Sheriff Chris West of Canadian County, Oklahoma, attended the Trump rally. West denied breaking any laws, but two posts from a deleted Facebook account that appeared to belong to West read, “I’m okay with using whatever means necessary to preserve America and save FREEDOM & LIBERTY… I want several in Congress… in prison, or worse.”

The New York Times reported that a man named Jeff told a reporter that he was an off-duty police officer in York County, Pennsylvania. “There’s a lot of people here willing to take orders,” he said. “If the orders are given, the people will rise up.” The York Dispatch is working to confirm this report with local police departments.

The Seattle Police Department has placed two officers who attended the rally on administrative leave.

The Franklin County sheriff’s office in Kentucky reassigned detective Jeff Farmer after he attended the rally. Farmer has denied participating in the riot or in any violence. Local public defenders wrote a letter to Sheriff Chris Quire alleging that Farmer has made multiple social media posts expressing “disbelief in systemic racism and unconscious bias,” that he “resigned from the Versailles Police Department ‘in exchange for no further pursuit of criminal charges against him,’” and further that he “has been involved in many cases which reflect targeting and racial profiling.” Farmer was named Deputy of the Year in 2019.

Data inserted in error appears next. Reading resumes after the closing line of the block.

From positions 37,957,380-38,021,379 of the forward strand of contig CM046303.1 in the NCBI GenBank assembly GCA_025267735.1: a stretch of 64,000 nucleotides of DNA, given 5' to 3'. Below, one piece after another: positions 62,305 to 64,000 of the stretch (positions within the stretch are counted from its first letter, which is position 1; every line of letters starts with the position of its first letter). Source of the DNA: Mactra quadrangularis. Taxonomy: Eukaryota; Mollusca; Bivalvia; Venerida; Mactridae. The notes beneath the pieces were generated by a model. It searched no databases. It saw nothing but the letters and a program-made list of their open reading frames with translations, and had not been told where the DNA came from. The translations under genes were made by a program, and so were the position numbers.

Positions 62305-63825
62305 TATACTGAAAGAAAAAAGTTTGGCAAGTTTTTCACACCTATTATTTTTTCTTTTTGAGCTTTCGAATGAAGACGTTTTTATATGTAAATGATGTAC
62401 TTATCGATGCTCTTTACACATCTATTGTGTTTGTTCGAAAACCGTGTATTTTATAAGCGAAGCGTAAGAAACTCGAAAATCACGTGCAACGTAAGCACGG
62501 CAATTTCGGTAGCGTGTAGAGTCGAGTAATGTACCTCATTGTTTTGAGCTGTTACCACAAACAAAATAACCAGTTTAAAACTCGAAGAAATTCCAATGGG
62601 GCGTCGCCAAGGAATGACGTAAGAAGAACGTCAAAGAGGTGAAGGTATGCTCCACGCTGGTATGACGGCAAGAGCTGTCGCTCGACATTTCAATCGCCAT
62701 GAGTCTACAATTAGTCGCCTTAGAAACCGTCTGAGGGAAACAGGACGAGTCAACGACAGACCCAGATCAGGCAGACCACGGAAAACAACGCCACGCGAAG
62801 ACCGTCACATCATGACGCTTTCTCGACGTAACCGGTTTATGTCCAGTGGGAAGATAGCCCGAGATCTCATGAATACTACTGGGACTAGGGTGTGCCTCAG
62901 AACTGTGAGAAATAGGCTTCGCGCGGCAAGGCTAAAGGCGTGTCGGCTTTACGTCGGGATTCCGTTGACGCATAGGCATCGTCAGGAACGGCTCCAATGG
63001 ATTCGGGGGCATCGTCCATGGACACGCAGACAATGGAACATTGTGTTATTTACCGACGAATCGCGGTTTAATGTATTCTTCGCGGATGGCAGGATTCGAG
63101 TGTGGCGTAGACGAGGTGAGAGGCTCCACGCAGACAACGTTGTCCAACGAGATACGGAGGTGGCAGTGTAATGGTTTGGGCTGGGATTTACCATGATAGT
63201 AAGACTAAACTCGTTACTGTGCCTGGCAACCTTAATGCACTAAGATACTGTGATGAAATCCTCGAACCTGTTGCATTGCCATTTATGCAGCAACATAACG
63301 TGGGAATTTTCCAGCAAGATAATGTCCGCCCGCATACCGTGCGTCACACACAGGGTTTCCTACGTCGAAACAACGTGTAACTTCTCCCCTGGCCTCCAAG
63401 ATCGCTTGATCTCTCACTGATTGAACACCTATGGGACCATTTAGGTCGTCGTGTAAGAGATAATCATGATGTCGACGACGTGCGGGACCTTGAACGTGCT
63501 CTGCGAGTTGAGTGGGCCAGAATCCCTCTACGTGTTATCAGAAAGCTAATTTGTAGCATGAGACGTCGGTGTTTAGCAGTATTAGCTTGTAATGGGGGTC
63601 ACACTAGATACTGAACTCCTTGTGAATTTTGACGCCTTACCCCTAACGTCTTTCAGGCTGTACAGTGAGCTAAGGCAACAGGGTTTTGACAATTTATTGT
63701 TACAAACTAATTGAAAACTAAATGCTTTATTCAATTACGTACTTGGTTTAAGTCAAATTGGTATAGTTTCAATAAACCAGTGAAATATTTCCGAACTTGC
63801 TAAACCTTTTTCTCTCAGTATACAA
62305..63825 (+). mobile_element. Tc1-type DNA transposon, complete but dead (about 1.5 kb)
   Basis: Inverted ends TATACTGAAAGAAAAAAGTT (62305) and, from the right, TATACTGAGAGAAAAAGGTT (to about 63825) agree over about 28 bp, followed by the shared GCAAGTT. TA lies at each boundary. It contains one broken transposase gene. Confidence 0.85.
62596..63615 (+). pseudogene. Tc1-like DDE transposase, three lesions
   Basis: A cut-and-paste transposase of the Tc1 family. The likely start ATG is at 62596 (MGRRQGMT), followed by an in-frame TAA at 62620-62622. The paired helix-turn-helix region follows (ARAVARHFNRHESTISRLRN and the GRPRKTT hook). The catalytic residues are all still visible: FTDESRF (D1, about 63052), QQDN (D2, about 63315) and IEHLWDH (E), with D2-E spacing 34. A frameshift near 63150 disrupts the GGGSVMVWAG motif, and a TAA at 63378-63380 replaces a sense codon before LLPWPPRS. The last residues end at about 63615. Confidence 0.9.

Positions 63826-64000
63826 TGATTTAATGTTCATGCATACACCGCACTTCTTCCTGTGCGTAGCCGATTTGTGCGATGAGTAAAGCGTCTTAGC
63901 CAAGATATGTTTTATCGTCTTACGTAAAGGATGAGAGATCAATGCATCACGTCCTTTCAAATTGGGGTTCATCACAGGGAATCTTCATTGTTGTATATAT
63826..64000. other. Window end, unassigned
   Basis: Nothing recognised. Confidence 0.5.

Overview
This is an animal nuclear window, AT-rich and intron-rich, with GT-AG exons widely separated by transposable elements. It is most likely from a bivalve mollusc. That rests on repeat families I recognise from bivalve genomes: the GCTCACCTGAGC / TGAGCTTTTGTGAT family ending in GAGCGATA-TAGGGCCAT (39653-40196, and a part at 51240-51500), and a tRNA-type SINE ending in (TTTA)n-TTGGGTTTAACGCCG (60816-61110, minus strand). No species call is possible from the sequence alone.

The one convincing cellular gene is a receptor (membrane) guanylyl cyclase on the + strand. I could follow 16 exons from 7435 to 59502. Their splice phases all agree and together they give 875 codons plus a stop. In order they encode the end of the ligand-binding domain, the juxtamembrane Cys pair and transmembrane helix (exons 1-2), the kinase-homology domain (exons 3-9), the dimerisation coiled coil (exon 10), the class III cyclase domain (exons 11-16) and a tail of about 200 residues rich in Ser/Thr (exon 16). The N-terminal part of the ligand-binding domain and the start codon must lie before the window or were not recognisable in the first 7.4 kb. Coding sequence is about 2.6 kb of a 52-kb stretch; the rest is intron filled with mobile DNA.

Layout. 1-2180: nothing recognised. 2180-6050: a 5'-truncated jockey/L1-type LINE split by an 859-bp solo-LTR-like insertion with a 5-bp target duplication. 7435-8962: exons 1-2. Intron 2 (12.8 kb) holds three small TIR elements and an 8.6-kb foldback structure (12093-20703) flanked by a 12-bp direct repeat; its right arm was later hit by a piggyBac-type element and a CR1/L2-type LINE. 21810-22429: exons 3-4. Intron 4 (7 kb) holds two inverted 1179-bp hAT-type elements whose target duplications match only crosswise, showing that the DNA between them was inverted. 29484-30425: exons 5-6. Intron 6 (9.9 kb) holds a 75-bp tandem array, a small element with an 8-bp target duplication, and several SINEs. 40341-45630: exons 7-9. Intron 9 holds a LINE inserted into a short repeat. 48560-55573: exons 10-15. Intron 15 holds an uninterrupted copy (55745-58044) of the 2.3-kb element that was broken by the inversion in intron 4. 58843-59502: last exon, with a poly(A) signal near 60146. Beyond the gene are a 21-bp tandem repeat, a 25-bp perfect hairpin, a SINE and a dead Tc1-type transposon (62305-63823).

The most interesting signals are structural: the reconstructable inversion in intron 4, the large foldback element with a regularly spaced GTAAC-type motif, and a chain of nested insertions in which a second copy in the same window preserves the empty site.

Sergeant T.J. Robertson and Officer Jacob Fracker of Rocky Mount, Virginia, have been placed on administrative leave after photos emerged of them inside the Capitol. “There was no fighting with police officers,” Robertson said in reference to the Capitol police on Jan. 6. “The door was wide open and police officers were actually handing bottles of water out to people that came in.” In a Facebook post, however, Robertson wrote: “CNN and the Left are just mad because we actually attacked the government who is the problem and not some random small business … The right IN ONE DAY took the f——— U.S. Capitol. Keep poking us.”

Philadelphia police detective Jennifer Gugger has been reassigned pending an investigation into her attendance. Until last week, she served in the department’s Recruit Background Investigations Unit, and the Philadelphia Inquirer reports that “until recently, [her] Facebook profile photo was a reference to the QAnon conspiracy movement.”

The police force for the Southeastern Pennsylvania Transit Authority, in Philadelphia, is also investigating seven officers who reportedly attended the Trump rally.

The New York Police Department said one police officer who attended is under investigation.

The Anne Arundel County Police Department, in Maryland, has suspended an officer with pay who reportedly attended.

The Charles County sheriff’s department, also in Maryland, is investigating the attendance of a corrections officer, who is presumably employed by the sheriff.

One Kentucky state trooper has been reassigned as the agency investigates his attendance.

Arkansas State Police told the Arkansas Times that two troopers requested leave time to attend the Trump rally.